I decided to hedge my bets as I could only choose 1 of 20-25 sessions in each time slot. First I went to the ‘IDENTITY DRIVEN SECURITY & CYBER CRIME PROTECTION” (Dan Noakes, Zane Freame) expectig something useful. Instead I was hit by a (rather poor) sales pitch for MS’s Enterprise Mobility & Security (EMS) offering now based in the Cloud (the Azure one!). The big demo was where an end user with a ubqiquitious device (e.g. iPad) was accessing Office365 email to read a sensitive corporate message, the take away was supposed to be ‘protection’ of said email by Ctrl+V, then Ctrl+P into say Twitter, or Facebook. So they tried to paste a sentence from the email into twitter and it would not allow a paste. Awesome! NOT. I immediately thought of 3 ways my own non-IT literate wife would use to bypass that, which in order of difficulty are
- Re-type the entire sentence
- Screenshot the email and send as JPG
- Use your smartphone to snap your ‘iPad’ screen & simply share wherever you wish
Of course there are many more ways (print to PDF anyone?). I had now hopes pinned on my next session “FULL CLOUD MIGRATION & ACTIVE/ACTIVE HYBRID CLOUD” (Carl Holt). It was hosted by Kemp Technology who then proceeded to spend the next 45 minutes telling my why I should buy their ‘load balancing’ solution over anyone elses (e.g. Brocade, F5). These are called Application Delivery Controllers (ADCs). I didn’t learn anything about Cloud Migration that was technical or really meaningful, it was a pure sales pitch and how we are faster, better and more efficient.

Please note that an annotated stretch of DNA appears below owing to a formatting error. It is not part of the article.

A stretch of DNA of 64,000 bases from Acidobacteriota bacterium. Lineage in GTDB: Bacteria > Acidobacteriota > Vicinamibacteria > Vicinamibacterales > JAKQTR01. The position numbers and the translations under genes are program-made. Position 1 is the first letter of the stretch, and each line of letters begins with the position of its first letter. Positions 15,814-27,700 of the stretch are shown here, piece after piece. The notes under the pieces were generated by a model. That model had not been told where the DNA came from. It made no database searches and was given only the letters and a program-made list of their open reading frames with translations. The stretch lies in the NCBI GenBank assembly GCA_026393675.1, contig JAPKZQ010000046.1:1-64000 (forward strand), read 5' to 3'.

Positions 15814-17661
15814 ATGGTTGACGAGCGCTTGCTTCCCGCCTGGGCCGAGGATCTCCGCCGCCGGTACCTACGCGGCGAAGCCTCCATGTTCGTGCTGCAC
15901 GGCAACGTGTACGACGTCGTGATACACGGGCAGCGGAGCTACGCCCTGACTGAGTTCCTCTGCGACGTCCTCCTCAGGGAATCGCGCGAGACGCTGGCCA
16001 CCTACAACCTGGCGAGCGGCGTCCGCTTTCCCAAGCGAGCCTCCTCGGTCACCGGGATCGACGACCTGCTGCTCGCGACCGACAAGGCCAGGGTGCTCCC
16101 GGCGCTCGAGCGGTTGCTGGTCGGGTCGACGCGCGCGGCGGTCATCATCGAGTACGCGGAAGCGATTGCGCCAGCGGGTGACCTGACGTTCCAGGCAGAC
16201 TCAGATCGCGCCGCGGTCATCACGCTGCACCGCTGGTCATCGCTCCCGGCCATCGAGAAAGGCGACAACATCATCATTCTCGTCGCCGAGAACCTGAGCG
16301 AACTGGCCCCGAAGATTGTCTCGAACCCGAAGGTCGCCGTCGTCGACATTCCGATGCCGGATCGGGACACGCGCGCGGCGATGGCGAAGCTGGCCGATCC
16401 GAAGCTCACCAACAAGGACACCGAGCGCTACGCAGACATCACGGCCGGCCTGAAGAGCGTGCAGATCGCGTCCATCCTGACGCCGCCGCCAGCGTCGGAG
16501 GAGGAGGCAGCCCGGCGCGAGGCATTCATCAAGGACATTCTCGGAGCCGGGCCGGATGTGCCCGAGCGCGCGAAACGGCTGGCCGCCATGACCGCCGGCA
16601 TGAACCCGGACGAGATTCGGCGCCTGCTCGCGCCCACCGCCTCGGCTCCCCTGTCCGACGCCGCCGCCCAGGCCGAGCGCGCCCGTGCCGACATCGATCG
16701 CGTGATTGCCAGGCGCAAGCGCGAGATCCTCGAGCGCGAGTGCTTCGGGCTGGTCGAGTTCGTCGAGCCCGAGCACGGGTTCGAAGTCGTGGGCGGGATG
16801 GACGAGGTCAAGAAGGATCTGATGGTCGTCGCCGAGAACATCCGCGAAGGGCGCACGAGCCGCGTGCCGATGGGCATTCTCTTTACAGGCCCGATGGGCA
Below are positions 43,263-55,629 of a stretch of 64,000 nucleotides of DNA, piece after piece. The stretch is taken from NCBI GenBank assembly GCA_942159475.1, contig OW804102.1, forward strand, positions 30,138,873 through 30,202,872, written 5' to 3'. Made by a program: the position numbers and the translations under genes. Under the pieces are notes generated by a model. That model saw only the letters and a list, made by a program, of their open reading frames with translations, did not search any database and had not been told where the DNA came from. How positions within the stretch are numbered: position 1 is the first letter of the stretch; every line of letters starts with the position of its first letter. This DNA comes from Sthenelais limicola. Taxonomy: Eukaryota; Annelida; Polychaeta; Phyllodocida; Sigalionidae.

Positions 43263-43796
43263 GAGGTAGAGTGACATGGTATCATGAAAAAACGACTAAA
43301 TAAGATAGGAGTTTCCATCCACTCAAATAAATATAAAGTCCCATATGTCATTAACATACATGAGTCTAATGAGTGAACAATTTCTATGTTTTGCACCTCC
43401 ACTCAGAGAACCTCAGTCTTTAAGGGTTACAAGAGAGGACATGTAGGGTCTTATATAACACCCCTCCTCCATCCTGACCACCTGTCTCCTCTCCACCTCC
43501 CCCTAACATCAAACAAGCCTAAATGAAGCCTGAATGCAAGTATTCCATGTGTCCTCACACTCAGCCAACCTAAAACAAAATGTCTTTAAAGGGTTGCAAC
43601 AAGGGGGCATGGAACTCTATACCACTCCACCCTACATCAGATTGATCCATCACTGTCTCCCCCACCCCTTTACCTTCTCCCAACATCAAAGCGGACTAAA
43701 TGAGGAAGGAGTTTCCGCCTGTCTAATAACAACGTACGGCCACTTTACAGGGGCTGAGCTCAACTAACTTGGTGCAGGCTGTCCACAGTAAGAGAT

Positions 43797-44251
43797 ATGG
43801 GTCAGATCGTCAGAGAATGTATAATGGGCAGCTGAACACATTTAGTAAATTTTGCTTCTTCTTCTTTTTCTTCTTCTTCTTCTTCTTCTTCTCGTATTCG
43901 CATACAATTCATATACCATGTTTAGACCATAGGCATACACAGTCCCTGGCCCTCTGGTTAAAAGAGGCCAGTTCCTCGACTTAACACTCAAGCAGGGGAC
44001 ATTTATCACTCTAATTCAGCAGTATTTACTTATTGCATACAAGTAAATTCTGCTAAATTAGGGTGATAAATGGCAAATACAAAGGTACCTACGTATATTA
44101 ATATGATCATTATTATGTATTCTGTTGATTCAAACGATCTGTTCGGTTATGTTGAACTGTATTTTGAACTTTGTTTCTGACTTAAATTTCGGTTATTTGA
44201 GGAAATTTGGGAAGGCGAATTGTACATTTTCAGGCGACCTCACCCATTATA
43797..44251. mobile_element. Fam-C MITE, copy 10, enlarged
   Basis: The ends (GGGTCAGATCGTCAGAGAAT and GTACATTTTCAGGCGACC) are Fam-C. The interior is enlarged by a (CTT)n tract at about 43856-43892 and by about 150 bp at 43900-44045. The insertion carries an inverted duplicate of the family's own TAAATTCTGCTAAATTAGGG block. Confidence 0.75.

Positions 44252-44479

Then came the session hosted by one of the 3 highest tier sponsor partners ‘Risual’, titled ‘DIGITAL TRANSFORMATION, THE RISUAL WAY‘ (Brian Cain, John Pittaway). Now hoping to get some insight to see how they actually did transform someone from slow/robust IT to fast Digital IT I should have known I would be disappointed. No technical information provided, this session was perfect for Day 1 ‘ the Business day’ and talked more about business processes leading to digital rather than any deep technical information.
The closing keynote was 2 things – Hololens and 3D printing.
Roger Walkden talked about Hololens from the MS world view, real life applications on how processes, services, efficiencies could be realised. All commercial dev, asking the crowd to go and create content for Hololens.
Avi Reichental (external speaker) then had the bulk of the keynote and talked a lot about 3D printing, especially on improvement both in terms of complexity and scale. Also cost reduction too. There were some nice videos of very promising use cases (cheap fabricated housing, medical enhancements) but as usual the reality is that commercial drivers would be more important for driving innovation in 3D printing than social ones. I see this picked up more by the Defence/Aerospace industry than anyone else.